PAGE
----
Full name Nicolas James Maddinson
Born Dec 21, 1991, Nowra, New South Wales
Playing role Opening batsman
Batting style Left-hand bat
Bowling style Slow left-arm orthodox
Nic Maddinson is one of the most hard-hitting and feared batsmen Down Under. His exploits are not limited to the T20 format either, given that he brings his hard-hitting prowess into Shield cricket as well. He caught the eyes of the selectors in October 11, 2011 when he scored a hundred on debut for New South Wales. Since then, he has almost cemented his place in the side and has done very well at the top of the order. He has also represented Australia at the Under-19 level and was also part of the World Cup winning squad in 2010.
After consistently performing in the domestic circuit, he received a call-up from the national selectors for a T20I against India at Rajkot in 2013. He did not disappoint, and showed no signs of nerves, clubbing the Indian attack for 34 at a strike-rate of more than 200 while opening the innings.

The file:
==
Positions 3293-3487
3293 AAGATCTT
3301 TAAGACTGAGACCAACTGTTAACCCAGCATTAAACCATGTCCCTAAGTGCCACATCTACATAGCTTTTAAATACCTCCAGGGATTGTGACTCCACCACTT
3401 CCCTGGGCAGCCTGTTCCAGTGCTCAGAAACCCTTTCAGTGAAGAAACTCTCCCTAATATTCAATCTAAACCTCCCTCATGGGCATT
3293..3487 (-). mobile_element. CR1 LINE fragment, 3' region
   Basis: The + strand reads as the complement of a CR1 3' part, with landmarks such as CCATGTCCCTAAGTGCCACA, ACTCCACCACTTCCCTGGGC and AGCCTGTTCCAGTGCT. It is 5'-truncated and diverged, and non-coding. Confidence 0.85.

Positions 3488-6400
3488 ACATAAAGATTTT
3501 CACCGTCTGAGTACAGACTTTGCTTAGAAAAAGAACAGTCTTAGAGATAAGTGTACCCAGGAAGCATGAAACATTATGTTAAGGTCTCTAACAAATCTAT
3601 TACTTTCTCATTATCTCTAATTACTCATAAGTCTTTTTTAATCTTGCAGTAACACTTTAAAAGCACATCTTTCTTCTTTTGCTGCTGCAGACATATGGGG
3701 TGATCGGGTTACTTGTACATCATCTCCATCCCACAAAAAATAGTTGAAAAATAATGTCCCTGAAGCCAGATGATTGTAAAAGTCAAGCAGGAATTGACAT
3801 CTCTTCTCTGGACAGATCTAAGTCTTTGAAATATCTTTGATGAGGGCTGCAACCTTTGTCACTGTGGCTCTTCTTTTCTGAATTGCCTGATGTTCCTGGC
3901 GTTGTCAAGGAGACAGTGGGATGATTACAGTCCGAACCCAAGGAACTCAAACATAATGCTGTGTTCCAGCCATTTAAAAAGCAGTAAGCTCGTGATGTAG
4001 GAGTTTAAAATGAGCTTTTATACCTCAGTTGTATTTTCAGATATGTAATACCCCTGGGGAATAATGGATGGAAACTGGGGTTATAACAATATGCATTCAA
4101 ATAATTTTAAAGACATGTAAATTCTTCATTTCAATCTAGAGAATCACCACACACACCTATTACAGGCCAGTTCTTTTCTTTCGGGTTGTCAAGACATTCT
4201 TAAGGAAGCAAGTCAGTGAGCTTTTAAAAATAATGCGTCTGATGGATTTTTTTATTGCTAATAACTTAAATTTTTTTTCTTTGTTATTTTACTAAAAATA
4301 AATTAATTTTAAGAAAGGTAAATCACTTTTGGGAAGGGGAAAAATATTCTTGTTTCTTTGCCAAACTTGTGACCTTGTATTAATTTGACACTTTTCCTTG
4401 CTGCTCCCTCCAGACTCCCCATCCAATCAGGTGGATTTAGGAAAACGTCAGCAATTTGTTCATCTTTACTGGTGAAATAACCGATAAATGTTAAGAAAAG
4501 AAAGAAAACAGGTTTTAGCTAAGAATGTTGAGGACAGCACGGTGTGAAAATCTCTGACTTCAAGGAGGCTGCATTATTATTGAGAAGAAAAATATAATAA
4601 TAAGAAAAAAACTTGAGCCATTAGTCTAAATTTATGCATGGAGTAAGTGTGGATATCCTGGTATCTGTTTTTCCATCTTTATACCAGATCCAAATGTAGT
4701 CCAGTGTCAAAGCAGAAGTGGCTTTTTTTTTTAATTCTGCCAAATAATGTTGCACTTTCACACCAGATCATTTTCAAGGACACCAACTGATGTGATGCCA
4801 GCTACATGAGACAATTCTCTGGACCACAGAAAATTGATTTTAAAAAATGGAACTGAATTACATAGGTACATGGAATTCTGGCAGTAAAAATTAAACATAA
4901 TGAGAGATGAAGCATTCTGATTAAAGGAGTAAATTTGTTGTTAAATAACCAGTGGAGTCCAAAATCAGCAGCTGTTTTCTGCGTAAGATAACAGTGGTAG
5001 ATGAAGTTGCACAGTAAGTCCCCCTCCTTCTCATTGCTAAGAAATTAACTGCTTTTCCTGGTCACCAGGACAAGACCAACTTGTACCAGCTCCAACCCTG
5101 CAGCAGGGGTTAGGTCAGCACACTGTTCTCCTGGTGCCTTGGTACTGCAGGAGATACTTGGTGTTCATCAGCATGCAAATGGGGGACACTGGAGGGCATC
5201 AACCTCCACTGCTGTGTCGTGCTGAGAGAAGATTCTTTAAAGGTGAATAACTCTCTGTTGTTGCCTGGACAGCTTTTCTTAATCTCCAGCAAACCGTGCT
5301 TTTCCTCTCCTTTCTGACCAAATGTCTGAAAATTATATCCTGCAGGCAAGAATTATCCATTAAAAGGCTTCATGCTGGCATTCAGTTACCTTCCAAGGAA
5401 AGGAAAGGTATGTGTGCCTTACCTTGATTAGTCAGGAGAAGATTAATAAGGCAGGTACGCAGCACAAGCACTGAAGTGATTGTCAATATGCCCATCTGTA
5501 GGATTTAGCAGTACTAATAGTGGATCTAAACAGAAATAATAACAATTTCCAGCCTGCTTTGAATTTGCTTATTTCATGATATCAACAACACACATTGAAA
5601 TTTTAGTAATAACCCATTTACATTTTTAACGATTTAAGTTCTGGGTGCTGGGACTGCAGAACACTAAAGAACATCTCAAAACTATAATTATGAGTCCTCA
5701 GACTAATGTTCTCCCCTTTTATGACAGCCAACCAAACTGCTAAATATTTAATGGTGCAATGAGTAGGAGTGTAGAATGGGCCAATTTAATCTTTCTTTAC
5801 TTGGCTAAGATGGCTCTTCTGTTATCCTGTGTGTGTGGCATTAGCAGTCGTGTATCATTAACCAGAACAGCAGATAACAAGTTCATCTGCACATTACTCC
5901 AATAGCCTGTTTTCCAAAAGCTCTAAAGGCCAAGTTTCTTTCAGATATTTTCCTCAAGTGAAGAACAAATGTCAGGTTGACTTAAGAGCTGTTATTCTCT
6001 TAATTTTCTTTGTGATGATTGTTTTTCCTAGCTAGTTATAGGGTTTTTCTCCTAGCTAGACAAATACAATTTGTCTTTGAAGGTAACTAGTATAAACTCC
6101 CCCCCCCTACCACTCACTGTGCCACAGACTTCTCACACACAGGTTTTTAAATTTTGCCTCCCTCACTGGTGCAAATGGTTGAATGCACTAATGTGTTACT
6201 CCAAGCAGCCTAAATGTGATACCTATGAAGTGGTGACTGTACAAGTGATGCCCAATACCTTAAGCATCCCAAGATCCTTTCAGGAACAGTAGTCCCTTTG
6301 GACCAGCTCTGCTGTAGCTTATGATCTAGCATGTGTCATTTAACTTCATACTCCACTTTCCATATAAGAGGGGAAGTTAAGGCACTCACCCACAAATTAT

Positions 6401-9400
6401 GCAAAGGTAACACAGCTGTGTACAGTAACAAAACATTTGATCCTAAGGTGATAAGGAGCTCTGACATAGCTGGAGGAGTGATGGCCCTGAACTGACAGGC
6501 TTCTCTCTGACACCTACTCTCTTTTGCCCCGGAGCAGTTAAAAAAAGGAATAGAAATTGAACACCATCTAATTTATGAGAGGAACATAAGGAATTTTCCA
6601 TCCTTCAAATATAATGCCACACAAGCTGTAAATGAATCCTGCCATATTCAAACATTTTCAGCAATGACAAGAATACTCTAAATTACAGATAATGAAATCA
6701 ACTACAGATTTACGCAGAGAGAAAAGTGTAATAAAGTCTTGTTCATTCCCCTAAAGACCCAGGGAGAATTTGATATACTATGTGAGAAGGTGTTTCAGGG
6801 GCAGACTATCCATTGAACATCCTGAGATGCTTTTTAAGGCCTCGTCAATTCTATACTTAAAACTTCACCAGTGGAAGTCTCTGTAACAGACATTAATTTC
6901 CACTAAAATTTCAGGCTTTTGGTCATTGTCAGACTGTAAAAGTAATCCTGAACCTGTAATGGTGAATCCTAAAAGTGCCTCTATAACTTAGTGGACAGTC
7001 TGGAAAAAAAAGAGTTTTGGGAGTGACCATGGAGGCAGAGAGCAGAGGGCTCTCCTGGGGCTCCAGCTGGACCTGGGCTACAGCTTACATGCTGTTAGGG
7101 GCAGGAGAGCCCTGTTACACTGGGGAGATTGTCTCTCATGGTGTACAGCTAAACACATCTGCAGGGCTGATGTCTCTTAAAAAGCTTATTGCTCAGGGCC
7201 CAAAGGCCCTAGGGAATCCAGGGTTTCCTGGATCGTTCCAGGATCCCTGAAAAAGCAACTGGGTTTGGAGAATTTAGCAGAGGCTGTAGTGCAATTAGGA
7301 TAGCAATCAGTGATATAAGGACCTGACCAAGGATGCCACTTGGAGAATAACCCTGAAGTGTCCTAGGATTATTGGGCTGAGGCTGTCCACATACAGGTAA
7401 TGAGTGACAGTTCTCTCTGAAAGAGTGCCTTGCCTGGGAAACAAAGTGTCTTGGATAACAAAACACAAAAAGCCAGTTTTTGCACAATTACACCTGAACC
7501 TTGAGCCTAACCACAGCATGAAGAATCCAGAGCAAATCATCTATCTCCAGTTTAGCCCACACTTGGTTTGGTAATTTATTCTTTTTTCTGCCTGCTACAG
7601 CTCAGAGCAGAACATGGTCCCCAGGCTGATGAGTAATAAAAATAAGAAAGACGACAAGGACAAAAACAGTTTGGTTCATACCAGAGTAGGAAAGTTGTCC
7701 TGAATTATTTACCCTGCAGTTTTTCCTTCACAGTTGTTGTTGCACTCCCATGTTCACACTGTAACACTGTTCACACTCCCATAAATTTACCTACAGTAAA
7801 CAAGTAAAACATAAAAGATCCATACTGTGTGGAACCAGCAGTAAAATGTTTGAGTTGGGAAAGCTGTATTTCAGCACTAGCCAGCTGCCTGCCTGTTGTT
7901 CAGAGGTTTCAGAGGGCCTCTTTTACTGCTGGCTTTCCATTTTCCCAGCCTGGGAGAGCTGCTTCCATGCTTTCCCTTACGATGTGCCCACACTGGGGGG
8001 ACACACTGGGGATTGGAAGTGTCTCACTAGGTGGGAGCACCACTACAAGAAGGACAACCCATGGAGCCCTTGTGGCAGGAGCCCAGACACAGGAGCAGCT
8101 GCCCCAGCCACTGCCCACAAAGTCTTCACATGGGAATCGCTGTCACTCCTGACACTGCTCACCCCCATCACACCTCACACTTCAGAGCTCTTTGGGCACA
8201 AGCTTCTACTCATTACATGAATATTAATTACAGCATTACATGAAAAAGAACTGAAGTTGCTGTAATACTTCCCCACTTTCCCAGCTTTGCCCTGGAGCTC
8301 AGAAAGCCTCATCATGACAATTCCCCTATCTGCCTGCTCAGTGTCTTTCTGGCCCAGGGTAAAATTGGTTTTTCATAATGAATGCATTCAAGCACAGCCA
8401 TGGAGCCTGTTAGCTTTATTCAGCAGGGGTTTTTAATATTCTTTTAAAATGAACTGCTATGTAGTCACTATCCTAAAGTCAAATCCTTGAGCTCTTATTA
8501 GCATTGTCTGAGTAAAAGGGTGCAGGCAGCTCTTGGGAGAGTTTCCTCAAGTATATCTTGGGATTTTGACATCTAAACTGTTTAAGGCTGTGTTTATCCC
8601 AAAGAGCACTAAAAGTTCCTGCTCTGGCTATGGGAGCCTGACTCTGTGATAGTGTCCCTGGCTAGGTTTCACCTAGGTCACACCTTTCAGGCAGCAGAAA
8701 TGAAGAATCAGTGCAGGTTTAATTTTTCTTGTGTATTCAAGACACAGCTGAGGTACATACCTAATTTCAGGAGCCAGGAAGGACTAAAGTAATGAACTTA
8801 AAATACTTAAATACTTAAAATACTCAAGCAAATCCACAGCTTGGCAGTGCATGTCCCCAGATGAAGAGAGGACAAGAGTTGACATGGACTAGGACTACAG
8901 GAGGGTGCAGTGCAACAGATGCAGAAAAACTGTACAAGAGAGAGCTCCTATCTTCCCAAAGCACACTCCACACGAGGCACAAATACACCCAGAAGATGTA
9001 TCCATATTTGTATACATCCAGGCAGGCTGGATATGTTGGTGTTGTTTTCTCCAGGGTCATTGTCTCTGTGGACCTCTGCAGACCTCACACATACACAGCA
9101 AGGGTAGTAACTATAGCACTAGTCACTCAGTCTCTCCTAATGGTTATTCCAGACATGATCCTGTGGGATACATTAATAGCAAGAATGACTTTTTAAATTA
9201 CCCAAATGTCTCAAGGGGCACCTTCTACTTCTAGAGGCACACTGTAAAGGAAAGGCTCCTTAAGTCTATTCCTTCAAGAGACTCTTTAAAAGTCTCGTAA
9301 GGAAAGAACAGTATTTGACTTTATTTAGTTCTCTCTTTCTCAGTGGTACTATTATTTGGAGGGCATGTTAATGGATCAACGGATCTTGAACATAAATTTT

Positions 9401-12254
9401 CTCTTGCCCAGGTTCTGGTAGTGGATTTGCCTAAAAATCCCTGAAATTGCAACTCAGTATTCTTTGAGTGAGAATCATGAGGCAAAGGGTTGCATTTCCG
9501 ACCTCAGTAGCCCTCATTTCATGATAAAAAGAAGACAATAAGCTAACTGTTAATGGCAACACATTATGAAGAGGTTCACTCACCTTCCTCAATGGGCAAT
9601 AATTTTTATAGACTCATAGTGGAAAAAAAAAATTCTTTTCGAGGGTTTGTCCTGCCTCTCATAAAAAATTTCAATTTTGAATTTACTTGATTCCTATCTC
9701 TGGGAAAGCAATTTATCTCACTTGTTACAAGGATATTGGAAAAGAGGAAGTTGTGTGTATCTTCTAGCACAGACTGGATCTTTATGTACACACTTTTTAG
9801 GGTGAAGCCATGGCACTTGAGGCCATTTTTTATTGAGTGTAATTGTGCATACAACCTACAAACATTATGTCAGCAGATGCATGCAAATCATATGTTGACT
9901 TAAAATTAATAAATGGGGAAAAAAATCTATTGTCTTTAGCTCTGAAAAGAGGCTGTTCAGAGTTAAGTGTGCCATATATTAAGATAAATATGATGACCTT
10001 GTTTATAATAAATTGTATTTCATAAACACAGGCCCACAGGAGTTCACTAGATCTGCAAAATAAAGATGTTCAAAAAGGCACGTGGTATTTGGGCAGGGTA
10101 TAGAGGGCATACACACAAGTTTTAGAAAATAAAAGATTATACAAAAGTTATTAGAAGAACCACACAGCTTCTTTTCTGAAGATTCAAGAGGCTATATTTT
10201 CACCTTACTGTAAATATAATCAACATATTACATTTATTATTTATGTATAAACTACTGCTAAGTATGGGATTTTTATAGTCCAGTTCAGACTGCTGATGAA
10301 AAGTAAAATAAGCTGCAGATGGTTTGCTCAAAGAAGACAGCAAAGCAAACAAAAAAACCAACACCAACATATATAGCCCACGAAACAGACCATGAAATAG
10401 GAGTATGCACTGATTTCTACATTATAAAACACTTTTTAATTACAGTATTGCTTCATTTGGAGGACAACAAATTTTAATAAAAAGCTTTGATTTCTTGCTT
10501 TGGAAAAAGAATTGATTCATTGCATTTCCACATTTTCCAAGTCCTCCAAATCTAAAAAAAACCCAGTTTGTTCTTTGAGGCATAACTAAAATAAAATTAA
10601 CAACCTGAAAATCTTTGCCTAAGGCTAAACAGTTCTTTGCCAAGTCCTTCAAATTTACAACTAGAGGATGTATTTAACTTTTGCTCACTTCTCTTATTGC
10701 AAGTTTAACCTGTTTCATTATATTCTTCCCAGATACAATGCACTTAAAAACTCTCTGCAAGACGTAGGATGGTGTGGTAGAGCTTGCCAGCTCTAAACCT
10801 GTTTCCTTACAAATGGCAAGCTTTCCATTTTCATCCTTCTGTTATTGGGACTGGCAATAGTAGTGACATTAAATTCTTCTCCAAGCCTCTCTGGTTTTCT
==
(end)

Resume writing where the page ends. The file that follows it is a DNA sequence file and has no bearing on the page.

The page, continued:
Maddinson has played for the Sydney Sixers and is a vital part of their side for a long time. During the 2014 IPL auctions, he was roped in by the Royal Challengers Bangalore and he played the first few games of the seventh edition of the tournament. However, lack of performances saw him make way for Chris Gayle who was injured for the initial games, and he was never sold in the subsequent editions of the tournament.
After a string of excellent performances in the domestic circuit, Maddinson was given a go at the Test level, making his debut in the home series against South Africa during the Adelaide Test. In his three Test appearances thus far, he has failed to impress with a highest score of 22. He was eventually dropped from the Test setup. In 2017, he lost his contract with New South Wales due to poor performances, and his career had hit an all-time low, when he decided to move to Victoria.
He had a great start with Victoria in 2018, making his Shield debut against Queensland, and scoring a fluent 162. However, during the course of the game, he was struck on the arm by a bouncer, and his forearm bone snapped in two. Needless to say, he took a break from cricket to recover, and had a four-inch blade in his arm. He returned to competitive cricket, with the metal bar still in his arm, in February 2019, and scored a scratchy hundred in his first innings back. His hopes for a return to the side for the Ashes in England in 2019 remains a dream – yet, it may be possible, given the current state of affairs in Australian cricket.
BATTING & FIELDING STATS